Gaming

The Problems With Sequels to Beloved Franchises

Recently I’ve been playing through the first Dark Cloud for the first time in over a decade. I don’t remember much beyond the first couple worlds of the game, but the second game is engraved into my brain. It made me think about potential sequels to some of my beloved gaming franchises.  Where’s Dark Cloud 3? Where’s Black 2? Rune Factory 5? City Of Heroes 2? Condemned 3? TimeSplitters 4? Dear lord, just give me a TimeSplitters 4.

Now some of these have valid reasons for not existing such as Rune Factory 5 whose developer has gone out of business. But for games like TimeSplitters which is an IP that was purchased from Free Radical by Crytek, the makers of Crysis, you’d expect there would be a little more pressure put upon them for a true sequel. Sure, we’re supposedly getting a fan made remake of TimeSplitters called TimeSplitters Rewind sometime this year, but that’s not really the same thing, now is it? What makes things worse is when you check back on the history of Crytek’s comments regarding the TimeSplitters IP. It’s a wishy-washy mess of “there’s no interest” to “we’re definitely considering pursuing this, the fans want it” which just seems to make no sense.

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It makes me think of games like Yooka-Laylee, a spiritual successor (a term I hate) to the incredible Banjo-Kazooie series. It’s a game born out of its fans and crowdsourcing. Doesn’t that show these big AAA companies potential ways of inquiring about interest? Doesn’t it show someone like Microsoft how stupid they are to have pinned Rare to Kinect games for so long?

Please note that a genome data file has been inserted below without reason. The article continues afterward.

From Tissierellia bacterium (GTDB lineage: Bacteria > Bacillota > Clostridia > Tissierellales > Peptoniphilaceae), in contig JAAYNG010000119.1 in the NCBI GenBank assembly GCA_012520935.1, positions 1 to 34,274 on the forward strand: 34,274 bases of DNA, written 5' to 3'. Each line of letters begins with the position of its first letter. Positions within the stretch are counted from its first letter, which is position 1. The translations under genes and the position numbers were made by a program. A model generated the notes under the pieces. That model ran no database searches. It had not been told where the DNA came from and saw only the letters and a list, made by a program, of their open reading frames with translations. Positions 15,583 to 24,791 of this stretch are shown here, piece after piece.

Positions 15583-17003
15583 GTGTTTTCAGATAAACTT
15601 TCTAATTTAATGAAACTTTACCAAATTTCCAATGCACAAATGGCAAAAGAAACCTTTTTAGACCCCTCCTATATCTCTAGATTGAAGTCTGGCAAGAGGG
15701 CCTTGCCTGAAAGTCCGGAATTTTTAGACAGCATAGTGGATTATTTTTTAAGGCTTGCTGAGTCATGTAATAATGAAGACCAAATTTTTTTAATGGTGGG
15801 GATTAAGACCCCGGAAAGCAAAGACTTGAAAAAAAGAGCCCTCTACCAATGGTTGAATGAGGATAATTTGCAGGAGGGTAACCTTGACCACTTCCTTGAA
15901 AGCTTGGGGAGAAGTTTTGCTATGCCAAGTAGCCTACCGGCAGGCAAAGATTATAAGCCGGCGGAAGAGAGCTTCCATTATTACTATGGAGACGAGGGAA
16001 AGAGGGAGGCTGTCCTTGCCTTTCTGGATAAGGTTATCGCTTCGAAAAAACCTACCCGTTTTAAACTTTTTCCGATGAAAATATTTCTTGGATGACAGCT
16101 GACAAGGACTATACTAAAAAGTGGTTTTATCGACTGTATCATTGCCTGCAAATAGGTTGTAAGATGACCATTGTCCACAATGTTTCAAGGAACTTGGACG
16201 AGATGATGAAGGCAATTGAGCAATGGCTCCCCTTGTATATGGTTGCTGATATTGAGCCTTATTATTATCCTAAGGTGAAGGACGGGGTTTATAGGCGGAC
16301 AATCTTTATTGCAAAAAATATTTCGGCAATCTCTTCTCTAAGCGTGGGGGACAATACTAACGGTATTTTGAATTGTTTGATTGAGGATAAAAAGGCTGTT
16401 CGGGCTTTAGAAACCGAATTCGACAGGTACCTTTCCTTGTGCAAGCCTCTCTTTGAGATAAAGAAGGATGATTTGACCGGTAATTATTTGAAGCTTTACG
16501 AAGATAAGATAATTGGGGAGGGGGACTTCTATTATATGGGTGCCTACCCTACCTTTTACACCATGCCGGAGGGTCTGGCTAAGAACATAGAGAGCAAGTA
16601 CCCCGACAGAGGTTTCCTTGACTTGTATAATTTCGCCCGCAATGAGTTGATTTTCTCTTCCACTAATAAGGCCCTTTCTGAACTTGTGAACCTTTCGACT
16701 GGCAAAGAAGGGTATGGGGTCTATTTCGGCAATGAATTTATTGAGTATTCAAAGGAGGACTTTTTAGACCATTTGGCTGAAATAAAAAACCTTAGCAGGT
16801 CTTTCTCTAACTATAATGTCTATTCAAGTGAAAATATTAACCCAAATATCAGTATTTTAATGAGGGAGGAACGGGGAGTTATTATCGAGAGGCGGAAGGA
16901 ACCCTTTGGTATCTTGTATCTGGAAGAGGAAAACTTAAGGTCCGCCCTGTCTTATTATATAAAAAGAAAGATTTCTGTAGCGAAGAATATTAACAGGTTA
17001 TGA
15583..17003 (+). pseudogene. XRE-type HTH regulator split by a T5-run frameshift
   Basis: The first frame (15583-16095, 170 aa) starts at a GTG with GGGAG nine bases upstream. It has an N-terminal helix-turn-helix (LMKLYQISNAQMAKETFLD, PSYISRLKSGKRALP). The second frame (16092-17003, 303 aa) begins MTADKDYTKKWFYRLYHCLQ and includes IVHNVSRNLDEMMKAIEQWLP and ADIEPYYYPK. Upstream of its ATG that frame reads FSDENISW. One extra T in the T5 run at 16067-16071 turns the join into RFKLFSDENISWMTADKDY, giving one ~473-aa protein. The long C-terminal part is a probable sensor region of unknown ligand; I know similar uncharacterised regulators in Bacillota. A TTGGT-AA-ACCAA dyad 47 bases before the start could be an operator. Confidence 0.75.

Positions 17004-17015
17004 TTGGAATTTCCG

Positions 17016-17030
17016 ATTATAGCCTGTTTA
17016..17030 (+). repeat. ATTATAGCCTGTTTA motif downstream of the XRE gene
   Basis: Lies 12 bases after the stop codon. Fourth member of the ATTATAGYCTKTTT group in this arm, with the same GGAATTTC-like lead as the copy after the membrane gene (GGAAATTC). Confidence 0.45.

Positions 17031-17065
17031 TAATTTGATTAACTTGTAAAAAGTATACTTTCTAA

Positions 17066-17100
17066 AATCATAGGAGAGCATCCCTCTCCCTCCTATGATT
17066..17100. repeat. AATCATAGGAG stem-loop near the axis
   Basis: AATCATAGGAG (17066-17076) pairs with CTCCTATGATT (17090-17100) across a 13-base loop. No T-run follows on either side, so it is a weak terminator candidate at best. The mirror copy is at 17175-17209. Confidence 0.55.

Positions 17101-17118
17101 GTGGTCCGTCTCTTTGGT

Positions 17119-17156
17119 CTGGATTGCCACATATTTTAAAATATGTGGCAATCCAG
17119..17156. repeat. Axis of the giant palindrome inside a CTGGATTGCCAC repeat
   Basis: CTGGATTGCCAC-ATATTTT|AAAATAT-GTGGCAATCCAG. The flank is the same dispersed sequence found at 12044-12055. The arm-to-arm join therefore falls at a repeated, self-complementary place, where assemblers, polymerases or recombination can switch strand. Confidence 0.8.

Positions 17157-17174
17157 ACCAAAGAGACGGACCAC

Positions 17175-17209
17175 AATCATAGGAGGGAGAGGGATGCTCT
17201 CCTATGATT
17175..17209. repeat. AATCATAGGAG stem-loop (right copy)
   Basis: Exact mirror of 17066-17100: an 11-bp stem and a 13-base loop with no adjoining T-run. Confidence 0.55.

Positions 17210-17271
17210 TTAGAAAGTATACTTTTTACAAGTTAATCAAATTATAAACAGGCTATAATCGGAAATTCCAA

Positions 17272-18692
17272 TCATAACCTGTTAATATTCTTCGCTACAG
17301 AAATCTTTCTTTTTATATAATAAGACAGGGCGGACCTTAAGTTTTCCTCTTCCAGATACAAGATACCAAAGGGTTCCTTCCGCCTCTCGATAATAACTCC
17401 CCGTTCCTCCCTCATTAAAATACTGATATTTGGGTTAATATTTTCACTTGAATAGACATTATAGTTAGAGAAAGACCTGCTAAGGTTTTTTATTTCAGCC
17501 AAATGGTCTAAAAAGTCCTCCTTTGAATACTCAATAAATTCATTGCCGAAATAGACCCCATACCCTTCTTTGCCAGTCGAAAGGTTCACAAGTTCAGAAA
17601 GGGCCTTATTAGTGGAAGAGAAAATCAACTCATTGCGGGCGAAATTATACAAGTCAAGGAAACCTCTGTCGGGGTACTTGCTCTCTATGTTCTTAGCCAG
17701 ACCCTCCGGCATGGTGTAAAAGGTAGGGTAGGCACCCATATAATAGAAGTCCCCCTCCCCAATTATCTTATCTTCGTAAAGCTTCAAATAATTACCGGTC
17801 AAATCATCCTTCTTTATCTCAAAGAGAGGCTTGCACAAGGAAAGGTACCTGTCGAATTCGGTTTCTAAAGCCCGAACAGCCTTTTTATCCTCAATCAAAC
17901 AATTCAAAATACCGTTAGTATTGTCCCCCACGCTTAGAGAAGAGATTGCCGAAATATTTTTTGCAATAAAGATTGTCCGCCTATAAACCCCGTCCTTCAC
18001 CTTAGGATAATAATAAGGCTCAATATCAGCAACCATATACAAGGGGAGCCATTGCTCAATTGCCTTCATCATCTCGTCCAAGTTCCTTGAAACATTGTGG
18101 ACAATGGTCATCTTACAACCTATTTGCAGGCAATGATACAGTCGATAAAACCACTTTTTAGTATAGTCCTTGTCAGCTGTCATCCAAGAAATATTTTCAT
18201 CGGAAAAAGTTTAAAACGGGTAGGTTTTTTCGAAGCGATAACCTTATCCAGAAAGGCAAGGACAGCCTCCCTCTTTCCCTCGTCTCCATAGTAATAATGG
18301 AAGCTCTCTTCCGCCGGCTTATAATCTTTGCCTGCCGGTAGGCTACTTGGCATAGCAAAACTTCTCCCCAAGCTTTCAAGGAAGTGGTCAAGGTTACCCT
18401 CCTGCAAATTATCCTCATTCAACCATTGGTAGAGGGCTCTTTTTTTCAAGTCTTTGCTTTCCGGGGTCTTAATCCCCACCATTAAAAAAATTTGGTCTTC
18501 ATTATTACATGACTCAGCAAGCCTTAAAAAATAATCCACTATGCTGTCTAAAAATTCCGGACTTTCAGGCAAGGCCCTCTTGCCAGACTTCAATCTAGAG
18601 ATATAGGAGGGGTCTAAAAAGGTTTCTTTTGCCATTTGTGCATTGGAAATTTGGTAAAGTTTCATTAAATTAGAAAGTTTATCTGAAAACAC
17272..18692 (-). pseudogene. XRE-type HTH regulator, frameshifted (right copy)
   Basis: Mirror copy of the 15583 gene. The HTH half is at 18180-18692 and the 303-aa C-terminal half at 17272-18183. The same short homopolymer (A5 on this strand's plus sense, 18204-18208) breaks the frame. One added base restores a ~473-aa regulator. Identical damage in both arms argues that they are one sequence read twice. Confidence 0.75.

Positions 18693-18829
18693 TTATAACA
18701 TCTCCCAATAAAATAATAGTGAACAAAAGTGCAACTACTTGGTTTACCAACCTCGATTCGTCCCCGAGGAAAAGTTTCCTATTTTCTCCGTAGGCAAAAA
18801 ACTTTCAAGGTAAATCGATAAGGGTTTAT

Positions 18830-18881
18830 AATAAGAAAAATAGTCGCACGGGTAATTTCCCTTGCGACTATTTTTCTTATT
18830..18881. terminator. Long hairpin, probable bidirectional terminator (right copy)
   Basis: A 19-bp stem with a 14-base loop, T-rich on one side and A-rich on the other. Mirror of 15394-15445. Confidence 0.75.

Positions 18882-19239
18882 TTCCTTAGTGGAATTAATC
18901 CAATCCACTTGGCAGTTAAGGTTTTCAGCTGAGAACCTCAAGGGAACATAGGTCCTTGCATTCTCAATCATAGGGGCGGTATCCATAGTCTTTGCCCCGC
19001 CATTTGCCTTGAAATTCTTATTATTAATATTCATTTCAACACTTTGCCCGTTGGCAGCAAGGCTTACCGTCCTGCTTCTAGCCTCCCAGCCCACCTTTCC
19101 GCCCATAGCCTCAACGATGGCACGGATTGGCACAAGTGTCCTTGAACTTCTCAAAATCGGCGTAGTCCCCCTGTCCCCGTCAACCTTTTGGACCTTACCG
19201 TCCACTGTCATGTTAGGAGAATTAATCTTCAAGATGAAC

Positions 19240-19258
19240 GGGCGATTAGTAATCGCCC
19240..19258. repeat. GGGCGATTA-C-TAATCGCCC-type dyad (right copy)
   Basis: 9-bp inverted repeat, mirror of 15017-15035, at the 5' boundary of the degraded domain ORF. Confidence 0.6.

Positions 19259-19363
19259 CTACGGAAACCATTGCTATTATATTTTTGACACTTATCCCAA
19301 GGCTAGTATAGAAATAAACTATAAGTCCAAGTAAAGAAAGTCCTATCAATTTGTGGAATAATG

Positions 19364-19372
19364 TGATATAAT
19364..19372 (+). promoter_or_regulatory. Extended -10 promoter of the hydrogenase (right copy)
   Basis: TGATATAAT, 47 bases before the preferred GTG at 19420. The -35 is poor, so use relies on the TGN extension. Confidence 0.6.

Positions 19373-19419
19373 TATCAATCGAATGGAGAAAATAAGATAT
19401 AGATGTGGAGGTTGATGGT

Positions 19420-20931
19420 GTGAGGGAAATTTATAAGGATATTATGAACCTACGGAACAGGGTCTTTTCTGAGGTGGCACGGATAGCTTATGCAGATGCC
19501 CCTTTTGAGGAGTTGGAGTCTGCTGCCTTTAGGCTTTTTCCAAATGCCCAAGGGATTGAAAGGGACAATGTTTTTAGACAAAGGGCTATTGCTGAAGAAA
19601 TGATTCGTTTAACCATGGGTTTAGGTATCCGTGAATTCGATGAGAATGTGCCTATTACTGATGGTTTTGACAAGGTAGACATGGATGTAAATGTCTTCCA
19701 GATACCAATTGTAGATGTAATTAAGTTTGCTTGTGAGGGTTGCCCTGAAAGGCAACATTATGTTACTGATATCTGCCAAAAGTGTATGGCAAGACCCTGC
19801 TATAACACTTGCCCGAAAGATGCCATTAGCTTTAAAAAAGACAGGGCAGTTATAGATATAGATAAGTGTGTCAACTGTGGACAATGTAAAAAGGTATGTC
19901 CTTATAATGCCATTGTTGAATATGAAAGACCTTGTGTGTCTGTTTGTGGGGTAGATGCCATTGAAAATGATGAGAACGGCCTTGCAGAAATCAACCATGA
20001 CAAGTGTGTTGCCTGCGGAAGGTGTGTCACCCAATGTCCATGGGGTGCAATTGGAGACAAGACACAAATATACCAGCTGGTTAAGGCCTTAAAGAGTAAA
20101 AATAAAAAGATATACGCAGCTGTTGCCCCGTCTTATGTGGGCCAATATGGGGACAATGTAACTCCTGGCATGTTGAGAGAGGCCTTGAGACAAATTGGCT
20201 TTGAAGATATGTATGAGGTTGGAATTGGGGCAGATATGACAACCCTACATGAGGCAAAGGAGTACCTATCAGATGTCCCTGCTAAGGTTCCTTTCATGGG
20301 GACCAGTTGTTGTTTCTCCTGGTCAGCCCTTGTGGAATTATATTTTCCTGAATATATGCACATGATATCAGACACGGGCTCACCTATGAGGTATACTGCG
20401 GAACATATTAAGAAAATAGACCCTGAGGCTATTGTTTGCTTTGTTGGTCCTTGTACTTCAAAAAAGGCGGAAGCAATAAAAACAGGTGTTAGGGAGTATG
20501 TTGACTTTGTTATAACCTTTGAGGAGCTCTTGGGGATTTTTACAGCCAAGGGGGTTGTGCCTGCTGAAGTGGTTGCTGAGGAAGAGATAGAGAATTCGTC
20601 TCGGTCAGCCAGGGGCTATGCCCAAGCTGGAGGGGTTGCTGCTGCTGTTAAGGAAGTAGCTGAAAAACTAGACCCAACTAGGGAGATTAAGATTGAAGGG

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In reality the problems are much larger than they seem at surface level. From a business standpoint it almost seems like a giant missed opportunity, but it’s also a case of following trends, looking toward the future and realizing that while some games were great and/or revolutionary in the past, their formulas might not work in today’s gaming world. How much money do you want to spend in practically re-developing an entire IP? The rebirth of a franchise is a lot riskier than it seems. It’s an all or nothing attempt, so if you get it wrong, like Banjo-Kazooie: Nuts and Bolts, it could prove fatal to a whole brand. Who’s going to trust them to get it right the second time? Don’t you think we’ve experienced enough pain with Nuts and Bolts? Why would we let ourselves get hurt like that again? It leaves me torn between wanting a sequel to something I cherish and wanting to preserve the franchises’ legacy. Ultimately, is it worth the risk?

 

Written by G. S. Martin

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